Thursday, January 12, 2012

Brian Stokes Mitchell at Orchestra Hall

In my first theatrical experience of the new year, I saw Tony award winning Broadway actor Brian Stokes Mitchell at Orchestra Hall last weekend.  I know him best as the voice of Coalhouse Walker, Jr. in the original cast of Ragtime.  I've never seen him in the role but it's one of my favorite soundtracks (which I've been listening to a lot lately in anticipation of Park Square Theatre's upcoming production featuring an all-star cast of local talent).  It was one of those rare experiences when one of your favorite soundtracks comes to life, when a voice and a song that's so familiar is live right there in front of you (like when I saw Anthony Rapp and Adam Pascal in RENT a few years ago).

Brian performed with the fabulous Minnesota Orchestra, led by Sarah Hicks and her super-toned arms (I want that workout!).  To begin the show, the orchestra performed a medley from the Rodgers and Hammerstein musical Carousel, and then Brian appeared to sing "Some Enchanted Evening" from South Pacific.  His voice in person is everything it is on recordings: deep, rich, expressive, gorgeous.  Not only that, but he's also handsome, charming, funny, and entertaining; an engaging performer.  As expected, he sang a selection of musical theater classics, some from musicals that he's appeared in ("The Impossible Dream" from Man of La Mancha, his encore) and some that he hasn't ("Soliloquy" from Carousel, "Don't Rain on My Parade" from Funny Girl).  But he also sang some standards from outside the musical theater world ("How Long has This Been Going On," "Waters of March," a Gershwin medley).  In an interesting twist, he blended the Duke Ellington classic "Take the A Train" with "Another Hundred People (Just Got Off of the Train)" from Sondheim's Company.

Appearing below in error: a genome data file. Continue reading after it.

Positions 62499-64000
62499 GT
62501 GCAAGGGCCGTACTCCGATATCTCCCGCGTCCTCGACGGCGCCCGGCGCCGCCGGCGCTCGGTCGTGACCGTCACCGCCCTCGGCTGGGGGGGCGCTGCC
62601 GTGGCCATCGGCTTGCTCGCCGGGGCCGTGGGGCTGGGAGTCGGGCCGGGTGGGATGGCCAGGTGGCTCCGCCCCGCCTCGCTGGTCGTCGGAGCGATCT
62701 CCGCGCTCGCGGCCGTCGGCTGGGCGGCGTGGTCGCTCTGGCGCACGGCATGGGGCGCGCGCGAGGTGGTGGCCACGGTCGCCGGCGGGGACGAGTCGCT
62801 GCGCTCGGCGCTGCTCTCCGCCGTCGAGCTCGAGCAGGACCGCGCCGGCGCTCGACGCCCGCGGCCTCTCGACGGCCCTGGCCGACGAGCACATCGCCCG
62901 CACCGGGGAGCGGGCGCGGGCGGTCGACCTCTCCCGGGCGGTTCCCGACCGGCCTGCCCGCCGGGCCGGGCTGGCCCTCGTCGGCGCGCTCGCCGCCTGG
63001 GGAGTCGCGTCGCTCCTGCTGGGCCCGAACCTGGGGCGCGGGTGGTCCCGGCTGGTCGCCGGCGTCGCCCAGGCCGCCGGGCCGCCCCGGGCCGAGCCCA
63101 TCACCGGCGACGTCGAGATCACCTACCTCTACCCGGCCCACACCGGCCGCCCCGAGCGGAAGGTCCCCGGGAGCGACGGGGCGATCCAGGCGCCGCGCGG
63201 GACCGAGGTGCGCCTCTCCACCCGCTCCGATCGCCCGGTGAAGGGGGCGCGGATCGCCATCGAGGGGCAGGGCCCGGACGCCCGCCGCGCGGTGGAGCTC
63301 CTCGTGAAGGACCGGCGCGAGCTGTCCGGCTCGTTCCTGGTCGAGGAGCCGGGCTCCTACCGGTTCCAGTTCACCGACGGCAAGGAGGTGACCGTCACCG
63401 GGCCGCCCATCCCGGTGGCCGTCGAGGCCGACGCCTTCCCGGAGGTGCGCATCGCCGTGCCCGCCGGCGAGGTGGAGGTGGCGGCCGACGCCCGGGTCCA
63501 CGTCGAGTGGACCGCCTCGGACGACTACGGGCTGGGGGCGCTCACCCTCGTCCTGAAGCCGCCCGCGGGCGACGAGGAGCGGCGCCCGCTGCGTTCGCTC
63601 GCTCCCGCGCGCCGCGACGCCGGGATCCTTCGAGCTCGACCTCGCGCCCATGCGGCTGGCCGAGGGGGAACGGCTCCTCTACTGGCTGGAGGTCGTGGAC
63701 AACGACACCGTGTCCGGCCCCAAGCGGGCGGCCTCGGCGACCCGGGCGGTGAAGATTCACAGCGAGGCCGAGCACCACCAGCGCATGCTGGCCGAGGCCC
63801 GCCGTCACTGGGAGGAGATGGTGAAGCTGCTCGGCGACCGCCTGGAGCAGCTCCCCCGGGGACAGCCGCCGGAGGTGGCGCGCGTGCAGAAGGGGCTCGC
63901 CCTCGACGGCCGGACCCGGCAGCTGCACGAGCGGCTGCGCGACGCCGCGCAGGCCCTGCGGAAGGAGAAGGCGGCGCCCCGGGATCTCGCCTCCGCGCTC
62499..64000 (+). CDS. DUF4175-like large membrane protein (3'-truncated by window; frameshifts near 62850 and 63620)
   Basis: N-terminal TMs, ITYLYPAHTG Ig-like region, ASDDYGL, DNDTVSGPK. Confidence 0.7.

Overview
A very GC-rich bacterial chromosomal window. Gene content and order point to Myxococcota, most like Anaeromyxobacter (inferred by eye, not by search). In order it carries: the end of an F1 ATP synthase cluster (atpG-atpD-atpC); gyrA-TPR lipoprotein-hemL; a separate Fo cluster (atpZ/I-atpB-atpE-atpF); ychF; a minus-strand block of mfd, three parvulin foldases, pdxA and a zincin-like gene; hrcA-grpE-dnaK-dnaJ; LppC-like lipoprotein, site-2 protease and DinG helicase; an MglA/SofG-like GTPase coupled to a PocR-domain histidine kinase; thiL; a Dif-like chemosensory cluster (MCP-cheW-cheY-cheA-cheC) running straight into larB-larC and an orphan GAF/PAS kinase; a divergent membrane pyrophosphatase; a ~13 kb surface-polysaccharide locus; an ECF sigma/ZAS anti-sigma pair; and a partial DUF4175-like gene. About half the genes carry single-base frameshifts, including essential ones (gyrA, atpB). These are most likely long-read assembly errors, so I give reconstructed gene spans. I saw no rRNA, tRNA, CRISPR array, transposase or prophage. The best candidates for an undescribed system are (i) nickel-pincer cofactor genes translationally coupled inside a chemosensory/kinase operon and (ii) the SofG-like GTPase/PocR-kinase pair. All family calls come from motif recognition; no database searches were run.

Brian Stokes Mitchell in Ragtime
Brian was involved in writing the children's alphabet book Lights on Broadway, and he sang the single that goes along with the book.  "I Was Here" was written by Lynn Ahrens and Stephen Flaherty (the composers of Ragtime) and tells about the life of an actor.

One of my favorite moments was when Brian put down his mic to sing another song from South Pacific, "This Nearly Was Mine." With the orchestra playing softly behind him, his voice soared through the beautiful acoustics of Orchestra Hall.  It was magical.  But of course, what I was waiting for was the glorious "Wheels of a Dream" from Ragtime, and I was not disappointed.  He sang it in a medley with "America the Beautiful," and it was a lovely expression of hope for a better world and a belief that those dreams will come true.

I've had the good fortune to see several of my favorite Broadway actors perform at Orchestra Hall, both with and without orchestra accompaniment.  Bernadette Peters, Patti LuPone, Idina Menzel, and now Brian Stokes Mitchell.  On the top of my wishlist is Mandy Patinkin, so I'm putting that out in the universe: Mandy Patinkin, come and perform at Orchestra Hall!